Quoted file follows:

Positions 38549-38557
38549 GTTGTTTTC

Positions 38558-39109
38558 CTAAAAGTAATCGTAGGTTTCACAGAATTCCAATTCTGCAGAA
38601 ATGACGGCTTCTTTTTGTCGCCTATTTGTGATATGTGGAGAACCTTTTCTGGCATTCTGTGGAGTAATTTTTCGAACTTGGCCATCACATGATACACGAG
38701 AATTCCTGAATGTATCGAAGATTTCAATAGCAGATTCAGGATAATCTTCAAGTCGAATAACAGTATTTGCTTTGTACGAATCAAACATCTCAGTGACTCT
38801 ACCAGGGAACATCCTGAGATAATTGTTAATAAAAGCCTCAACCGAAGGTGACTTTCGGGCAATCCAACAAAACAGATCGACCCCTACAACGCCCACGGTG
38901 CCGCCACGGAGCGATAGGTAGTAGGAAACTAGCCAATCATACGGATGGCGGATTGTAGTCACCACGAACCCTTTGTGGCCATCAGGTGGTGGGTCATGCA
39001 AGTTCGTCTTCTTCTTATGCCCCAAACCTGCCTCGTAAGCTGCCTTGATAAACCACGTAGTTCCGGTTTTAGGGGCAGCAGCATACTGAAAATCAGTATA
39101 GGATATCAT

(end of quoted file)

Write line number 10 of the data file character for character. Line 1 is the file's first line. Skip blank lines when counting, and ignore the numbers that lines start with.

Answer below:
39101 GGATATCAT